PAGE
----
Saturday 19 Apr
 
 

Dustin Prinz - Eleven

Few musicians take the time to master their instrument in the way that Oklahoma City singer-songwriter Dustin Prinz has; he’s a guitar virtuoso in every sense of the word, and Eleven gives him the chance to show just how far he can push that skill.
04/15/2014 | Comments 0

Horse Thief – Fear in Bliss

Listening to Horse Thief’s previous release — the haphazardly melodramatic Grow Deep, Grow Wild — felt like a chore. Whatever potential the Oklahoma City folk-pop act demonstrated on the EP was obscured behind a formulaic, contrived and ultimately hollow cloud. But it at least offered a glimmer of promise for a band consisting of, frankly, five pretty talented dudes. Critics saw it; the band’s management saw it; its current label, Bella Union, saw it; and its increasingly fervid fan base saw it.
04/08/2014 | Comments 0

Colourmusic — May You Marry Rich

There’s always a sense of danger when debuting songs in a live setting and playing them well. Without having heard the studio versions, expectations are set according to the live incarnations. But capturing the breadth of free-flowing atmosphere and sheer volume on a disc, vinyl or digital file isn’t the easiest thing to do, especially for a band as vociferous as Colourmusic.
04/01/2014 | Comments 0

Em and the MotherSuperiors — Churches into Theaters

As titles go, Churches into Theaters is an apt descriptor for the debut album from Oklahoma City rockers Em and the MotherSuperiors. It’s a reverential record, one that shares the gospel of classic rock, blues and soul but embraces the need to refashion it for modern times, channeling The Dead Weather, Grace Potter and Cage the Elephant along the way.
03/25/2014 | Comments 0

Rachel Brashear — Revolution

Rachel Brashear’s second EP, Revolution, starts with a kick to the shins.
03/18/2014 | Comments 0
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Low show


Punk pop’s All Time Low gets ready to do all the ‘Dirty Work.’

Chris Parker March 30th, 2011

All Time Low with Hey Monday and Summer Set
7 p.m. Wednesday, April 6
Diamond Ballroom, 8001 S. Eastern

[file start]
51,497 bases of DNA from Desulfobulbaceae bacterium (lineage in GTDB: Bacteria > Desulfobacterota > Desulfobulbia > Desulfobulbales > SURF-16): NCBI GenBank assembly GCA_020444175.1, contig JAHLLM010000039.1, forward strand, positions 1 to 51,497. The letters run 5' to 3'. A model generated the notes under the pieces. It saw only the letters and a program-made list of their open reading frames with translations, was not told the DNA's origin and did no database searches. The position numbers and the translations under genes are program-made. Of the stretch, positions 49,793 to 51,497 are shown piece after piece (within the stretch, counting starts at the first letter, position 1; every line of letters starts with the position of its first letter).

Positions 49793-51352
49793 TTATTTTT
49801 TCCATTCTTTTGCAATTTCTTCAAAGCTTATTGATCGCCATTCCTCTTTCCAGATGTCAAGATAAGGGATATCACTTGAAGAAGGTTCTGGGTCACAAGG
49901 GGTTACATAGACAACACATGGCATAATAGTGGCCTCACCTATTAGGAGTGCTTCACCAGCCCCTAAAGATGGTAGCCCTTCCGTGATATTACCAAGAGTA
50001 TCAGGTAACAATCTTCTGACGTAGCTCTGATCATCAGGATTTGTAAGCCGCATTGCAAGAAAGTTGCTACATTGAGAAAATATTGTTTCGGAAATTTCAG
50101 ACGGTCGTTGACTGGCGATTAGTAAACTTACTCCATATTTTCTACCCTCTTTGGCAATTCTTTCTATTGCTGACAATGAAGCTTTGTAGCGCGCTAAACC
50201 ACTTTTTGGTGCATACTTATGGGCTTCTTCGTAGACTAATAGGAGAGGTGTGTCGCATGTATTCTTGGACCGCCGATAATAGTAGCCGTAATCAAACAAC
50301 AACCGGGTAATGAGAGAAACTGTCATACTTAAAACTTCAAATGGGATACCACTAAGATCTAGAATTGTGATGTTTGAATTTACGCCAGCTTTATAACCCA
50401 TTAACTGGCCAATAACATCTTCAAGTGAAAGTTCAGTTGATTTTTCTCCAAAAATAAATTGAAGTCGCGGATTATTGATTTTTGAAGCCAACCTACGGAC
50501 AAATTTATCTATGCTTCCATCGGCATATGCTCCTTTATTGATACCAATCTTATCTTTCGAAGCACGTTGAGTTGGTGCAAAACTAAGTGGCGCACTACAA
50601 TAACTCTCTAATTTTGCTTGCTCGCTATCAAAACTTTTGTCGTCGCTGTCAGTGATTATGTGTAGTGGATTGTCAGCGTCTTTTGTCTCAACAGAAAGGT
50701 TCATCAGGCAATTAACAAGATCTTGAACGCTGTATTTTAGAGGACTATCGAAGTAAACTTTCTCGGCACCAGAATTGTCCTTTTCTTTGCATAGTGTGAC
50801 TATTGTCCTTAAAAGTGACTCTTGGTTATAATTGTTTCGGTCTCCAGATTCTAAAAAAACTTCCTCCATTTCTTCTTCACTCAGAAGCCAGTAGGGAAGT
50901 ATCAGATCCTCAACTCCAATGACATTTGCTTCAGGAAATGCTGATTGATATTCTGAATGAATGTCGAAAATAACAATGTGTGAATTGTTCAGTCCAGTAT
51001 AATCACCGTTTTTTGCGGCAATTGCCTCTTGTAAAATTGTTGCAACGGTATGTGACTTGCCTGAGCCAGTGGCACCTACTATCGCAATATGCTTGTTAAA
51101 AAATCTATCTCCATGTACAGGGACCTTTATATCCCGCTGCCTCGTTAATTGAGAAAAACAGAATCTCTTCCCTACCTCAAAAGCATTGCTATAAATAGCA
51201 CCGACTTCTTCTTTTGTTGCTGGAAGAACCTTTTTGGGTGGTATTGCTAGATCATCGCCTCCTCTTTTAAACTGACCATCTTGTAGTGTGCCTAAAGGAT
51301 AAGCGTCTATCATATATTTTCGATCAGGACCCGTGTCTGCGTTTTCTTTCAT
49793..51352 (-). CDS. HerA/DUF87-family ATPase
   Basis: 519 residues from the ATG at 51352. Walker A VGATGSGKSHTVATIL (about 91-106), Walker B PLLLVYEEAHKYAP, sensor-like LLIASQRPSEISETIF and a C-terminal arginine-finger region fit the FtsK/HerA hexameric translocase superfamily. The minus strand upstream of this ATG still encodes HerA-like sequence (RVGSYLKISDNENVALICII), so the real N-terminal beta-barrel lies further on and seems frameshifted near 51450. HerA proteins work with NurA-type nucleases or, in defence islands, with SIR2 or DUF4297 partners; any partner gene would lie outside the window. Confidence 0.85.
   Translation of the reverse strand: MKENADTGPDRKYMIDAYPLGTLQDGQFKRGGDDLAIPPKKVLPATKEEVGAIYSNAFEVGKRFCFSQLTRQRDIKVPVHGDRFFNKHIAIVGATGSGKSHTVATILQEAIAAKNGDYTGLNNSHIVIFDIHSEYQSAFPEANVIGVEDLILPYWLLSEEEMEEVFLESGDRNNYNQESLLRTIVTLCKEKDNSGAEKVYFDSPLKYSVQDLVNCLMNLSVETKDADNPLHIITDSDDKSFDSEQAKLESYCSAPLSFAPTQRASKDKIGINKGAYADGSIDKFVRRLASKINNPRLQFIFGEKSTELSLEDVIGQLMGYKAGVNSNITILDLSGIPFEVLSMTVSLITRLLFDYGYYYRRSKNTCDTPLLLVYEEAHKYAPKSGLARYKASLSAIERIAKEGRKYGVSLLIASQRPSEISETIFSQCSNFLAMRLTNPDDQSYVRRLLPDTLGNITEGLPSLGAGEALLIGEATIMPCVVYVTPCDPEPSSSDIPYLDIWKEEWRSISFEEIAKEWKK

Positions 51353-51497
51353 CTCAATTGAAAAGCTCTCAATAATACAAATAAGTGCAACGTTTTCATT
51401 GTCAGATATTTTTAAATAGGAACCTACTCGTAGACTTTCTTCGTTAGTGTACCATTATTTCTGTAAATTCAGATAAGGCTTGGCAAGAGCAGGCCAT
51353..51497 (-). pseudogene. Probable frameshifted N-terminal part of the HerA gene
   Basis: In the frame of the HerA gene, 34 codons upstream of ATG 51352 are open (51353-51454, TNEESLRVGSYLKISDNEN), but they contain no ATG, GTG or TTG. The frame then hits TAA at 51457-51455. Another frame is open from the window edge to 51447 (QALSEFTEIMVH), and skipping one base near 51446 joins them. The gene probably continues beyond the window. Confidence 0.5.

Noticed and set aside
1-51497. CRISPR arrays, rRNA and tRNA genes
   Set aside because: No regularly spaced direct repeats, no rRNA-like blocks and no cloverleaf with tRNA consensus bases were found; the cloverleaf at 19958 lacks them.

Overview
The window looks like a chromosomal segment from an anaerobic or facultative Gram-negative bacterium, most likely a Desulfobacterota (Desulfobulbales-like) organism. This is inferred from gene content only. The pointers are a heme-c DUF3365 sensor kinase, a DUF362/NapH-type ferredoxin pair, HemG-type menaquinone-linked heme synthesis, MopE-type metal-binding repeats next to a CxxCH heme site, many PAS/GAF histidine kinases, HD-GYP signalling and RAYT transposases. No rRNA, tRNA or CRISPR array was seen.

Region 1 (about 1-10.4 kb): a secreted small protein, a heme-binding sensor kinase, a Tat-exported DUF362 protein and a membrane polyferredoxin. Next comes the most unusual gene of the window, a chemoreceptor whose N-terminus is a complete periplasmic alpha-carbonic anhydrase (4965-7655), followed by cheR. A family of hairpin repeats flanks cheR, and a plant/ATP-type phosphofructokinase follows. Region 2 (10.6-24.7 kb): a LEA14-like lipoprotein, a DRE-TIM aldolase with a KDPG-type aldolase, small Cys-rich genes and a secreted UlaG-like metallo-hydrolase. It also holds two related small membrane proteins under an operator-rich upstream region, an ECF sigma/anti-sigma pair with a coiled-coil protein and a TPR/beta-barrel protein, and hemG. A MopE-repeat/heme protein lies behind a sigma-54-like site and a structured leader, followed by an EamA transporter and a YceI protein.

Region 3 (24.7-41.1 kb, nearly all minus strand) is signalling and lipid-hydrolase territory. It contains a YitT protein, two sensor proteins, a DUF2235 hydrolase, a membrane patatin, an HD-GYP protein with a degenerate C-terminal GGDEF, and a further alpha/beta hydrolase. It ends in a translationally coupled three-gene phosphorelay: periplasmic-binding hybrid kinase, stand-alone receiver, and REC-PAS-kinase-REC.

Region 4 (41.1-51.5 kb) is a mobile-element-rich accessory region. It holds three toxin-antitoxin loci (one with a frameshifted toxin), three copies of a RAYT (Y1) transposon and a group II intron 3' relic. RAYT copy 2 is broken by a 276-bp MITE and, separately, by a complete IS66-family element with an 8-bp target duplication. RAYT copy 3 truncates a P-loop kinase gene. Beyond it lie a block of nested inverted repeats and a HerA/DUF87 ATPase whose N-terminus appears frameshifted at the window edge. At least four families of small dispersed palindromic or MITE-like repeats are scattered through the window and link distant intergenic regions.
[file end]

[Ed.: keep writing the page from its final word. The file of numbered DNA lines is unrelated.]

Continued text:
diamondballroom.net, 677-9169
$19 advance, $24 door

Sometimes, things come together perfectly, and that’s certainly been the case for All Time Low. Sounding like a hybrid of Blink-182 and Weezer, the Maryland punk-pop quartet has engaged a grassroots following with pulsing rhythms, life-size hooks and bright vocal melodies.

What began as simply “something to do” grew into a life choice. The band burst onto the scene straight out of high school, cracking the Billboard charts with 2007’s “So Wrong, It’s Right.” Two years later, the massive “Nothing’s Personal,” debuted at No. 4. That was enough to secure the interest of Interscope Records, which will release “Dirty Work” in May.

Despite going far in a relatively short time, the boys haven’t let success go to their heads. To hear them talk about their music, you’d think they were far older and more experienced.

“It started with us becoming one of the more popular local bands in the scene,” said front man Alex Gaskarth. “We were playing all the VFWs and stuff in the area, and by our senior year, we just kind of realized we could take it a little bit seriously.”

Unusual, then, that the breakout “Nothing Personal” is a paean to the trappings of teenage romance, from one-night stands to underage drinking.

“It was really a sarcastic release through and through,” Gaskarth said. “The themes on the record were supposed to be taken tongue-in-cheek, like, ‘So he really says this to people? He really parties 24-7?’ I think some people missed that.”

For the new disc, he explained, a more earnest approach was attempted.

“I wanted to explore just some more honest characteristics of my ability to write music,” he said. “We approached it with something that felt more genuine, and it really helped a lot with this album. It’s the most relatable record we’ve ever written and I think the most diverse.”

Gaskarth’s not concerned about the jump to a major label, because Interscope offered the group a hands-off approach. It wasn’t “we’re going to buy you off this label and you’re going to be our little love slave,” he said. “It was more about them saying, ‘Look, we love what you’re doing, and we don’t want you to stop doing it.’”

 
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